San Benito County Jail – The civil grand jury commended the jail for keeping “the highest standards of order and cleanliness.” It recommended providing a new roof to support a cooling system, finding that the swamp cooler at the facility is inefficient. It also found the jail to be understaffed and recommended mandatory overtime for existing employees.

San Benito County Sheriff’s Department – The civil grand jury recommended establishing swing shifts to better deter criminal activity and combat the increase in gang activity. The jury also recommends the creation of a violent crimes task force.

San Benito County Information Technology – The civil grand jury found that the county’s Internet Technology department was similarly understaffed and recommended active recruitment.

San Benito County Ad Hoc Water Report – The civil grand jury recommended the aggressive pursuit of state and federal funding to be used to eradicate the invasive mussel population from the San Justo Reservoir. It also recommended a review of the performances of both the City of Hollister and Sunnyslope water districts to see if their duplicated services can be more efficiently combined.

San Benito County Juvenile Hall – The civil grand jury noted that the facility’s water heater needed to be repaired or replaced as soon as possible. They also recommended new locks for the gates and improvements to the watering system.

Hollister Animal Shelter – The civil grand jury found the shelter to be understaffed and underfunded, with no veterinarian on-site. Volunteer services were likewise noted as “severely lacking,” and paid staff did not have sufficient training in assessing animals for adaptability.

Dispatch – Communications – The civil grand jury found that law enforcement and emergency service agencies had poor reception due to outdated equipment and recommended increased funding for communication services.

San Benito County Budget – The civil grand jury recommended salary increases be based on the tax revenue available each year and that future budget projections be based on real-time spending.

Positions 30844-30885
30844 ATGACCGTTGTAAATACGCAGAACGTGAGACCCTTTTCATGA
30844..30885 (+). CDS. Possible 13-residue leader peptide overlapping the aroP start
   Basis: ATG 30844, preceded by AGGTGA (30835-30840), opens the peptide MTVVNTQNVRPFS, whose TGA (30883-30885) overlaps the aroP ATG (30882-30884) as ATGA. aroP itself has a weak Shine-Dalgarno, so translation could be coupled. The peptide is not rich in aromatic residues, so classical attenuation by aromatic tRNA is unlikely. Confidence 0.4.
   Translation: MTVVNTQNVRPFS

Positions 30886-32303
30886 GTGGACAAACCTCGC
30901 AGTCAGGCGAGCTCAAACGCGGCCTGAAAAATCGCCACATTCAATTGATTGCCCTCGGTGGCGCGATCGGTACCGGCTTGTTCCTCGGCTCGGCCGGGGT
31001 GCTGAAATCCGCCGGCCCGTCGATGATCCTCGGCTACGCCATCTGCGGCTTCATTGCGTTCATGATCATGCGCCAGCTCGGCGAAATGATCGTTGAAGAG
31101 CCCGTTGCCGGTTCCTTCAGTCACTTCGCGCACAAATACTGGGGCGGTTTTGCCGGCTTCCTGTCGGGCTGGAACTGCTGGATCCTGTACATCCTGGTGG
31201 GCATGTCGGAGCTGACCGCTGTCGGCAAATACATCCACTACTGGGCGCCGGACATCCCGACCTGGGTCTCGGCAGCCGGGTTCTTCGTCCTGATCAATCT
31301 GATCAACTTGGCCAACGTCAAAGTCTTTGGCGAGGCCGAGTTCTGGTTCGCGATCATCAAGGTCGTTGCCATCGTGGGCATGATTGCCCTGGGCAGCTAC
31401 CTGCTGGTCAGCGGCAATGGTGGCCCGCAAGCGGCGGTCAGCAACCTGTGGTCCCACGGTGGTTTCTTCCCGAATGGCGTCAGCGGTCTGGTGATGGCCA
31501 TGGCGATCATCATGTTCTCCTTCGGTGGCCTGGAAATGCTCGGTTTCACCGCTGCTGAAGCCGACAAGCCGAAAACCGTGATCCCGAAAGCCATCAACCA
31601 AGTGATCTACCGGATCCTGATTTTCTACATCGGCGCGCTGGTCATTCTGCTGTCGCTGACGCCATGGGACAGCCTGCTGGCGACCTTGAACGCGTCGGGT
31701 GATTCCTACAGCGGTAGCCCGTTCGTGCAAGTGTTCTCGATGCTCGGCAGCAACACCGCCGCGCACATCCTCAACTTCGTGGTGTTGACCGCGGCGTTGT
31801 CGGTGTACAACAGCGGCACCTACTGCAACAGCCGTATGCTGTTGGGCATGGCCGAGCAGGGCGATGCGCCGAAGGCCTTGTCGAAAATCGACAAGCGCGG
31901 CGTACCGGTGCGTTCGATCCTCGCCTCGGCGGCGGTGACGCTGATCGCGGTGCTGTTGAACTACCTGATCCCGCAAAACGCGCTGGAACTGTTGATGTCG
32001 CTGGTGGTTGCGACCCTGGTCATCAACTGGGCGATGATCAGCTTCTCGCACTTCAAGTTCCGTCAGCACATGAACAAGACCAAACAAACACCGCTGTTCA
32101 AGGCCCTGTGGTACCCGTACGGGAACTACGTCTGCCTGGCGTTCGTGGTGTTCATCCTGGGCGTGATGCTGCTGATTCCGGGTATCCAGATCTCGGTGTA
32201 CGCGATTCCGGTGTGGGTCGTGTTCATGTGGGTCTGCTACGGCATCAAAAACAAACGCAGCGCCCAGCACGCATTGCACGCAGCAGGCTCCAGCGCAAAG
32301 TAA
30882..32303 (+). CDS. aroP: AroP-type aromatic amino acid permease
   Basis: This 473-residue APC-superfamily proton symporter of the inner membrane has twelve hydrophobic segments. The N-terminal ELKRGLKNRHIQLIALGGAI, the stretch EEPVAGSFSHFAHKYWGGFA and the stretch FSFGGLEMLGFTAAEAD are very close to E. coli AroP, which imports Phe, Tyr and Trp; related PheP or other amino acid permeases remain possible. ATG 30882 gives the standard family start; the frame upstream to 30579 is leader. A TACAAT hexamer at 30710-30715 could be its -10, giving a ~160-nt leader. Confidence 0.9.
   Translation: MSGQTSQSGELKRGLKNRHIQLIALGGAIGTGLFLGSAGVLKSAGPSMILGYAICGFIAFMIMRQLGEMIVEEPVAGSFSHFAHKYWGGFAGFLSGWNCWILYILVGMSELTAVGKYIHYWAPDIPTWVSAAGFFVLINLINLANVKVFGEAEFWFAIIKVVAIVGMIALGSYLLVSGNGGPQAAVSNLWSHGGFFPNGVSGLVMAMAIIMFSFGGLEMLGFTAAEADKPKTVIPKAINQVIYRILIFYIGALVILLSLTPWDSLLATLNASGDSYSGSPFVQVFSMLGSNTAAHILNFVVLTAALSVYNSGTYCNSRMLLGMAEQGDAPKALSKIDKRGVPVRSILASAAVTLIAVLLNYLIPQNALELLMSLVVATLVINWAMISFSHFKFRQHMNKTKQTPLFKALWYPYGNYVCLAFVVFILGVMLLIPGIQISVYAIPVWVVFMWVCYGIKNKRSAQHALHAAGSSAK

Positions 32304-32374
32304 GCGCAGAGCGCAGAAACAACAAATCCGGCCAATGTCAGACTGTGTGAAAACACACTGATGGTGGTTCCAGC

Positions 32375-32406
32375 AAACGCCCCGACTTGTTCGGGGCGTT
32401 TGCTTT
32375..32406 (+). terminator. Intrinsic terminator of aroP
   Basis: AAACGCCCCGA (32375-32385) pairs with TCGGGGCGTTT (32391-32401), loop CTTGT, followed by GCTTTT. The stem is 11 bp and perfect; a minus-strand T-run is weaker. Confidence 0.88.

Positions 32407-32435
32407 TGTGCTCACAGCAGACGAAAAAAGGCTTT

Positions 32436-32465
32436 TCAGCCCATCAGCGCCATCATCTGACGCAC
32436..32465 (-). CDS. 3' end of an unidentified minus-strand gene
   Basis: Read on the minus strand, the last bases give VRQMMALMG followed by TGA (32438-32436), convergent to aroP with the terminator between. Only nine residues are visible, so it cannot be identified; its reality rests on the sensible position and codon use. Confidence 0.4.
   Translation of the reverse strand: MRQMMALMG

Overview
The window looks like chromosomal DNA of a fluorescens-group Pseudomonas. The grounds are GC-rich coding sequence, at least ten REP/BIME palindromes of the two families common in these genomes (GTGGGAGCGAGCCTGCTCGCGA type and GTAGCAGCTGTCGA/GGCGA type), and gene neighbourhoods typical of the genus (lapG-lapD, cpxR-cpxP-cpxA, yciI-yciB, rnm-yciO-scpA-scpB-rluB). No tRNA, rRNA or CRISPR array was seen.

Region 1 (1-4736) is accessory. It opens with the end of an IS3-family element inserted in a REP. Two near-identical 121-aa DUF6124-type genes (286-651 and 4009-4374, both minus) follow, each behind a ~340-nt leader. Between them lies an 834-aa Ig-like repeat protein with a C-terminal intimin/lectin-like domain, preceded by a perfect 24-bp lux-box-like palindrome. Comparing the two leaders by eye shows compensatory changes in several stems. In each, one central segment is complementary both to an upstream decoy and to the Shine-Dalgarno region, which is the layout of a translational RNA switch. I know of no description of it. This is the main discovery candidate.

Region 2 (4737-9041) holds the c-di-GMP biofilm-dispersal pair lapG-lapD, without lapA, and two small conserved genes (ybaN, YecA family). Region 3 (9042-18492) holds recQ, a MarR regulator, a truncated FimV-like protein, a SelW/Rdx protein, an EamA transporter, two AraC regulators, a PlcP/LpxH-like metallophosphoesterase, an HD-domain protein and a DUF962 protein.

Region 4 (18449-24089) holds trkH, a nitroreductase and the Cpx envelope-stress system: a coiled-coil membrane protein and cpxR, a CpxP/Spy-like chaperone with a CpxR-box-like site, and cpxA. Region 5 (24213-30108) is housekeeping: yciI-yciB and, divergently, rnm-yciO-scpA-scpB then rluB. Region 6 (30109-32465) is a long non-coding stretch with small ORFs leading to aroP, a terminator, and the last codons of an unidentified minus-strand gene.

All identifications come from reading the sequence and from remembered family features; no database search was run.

Citizen complaints- If a citizen has a legitimate concern with local government authority, the civil grand jury is one potential pathway toward bringing matters to the plenary jury to investigate further. Residents of the community may find a complaint form found at or by mailing a signed letter with confirmable information addressed to the SBC Grand Jury at P.O. Box 1624, Hollister, California 95024.

Complainant names or identification are never shared.

Report Responses-

The Civil Grand Jury report requires responses from the various governing bodies within 60 days for elected officials, such as the board of supervisors, and 90 days for city or county departments.

For purposes of 90-day responses, Sept. 7 is considered the official release date.
The Consolidated Final Report was scheduled to be online starting Sept. 9. The report is also attached as a pdf below.

Robert Eliason

I got my start as a photographer when my dad stuck a camera in my hand on the evening of my First Grade Open House. He taught me to observe, empathize, then finally compose the shot.  The editors at BenitoLink first approached me as a photographer. They were the ones to encourage me to write stories about things that interest me, turning me into a reporter as well.  BenitoLink is a great creative family that cares deeply about the San Benito community and I have been pleased to be a part of it.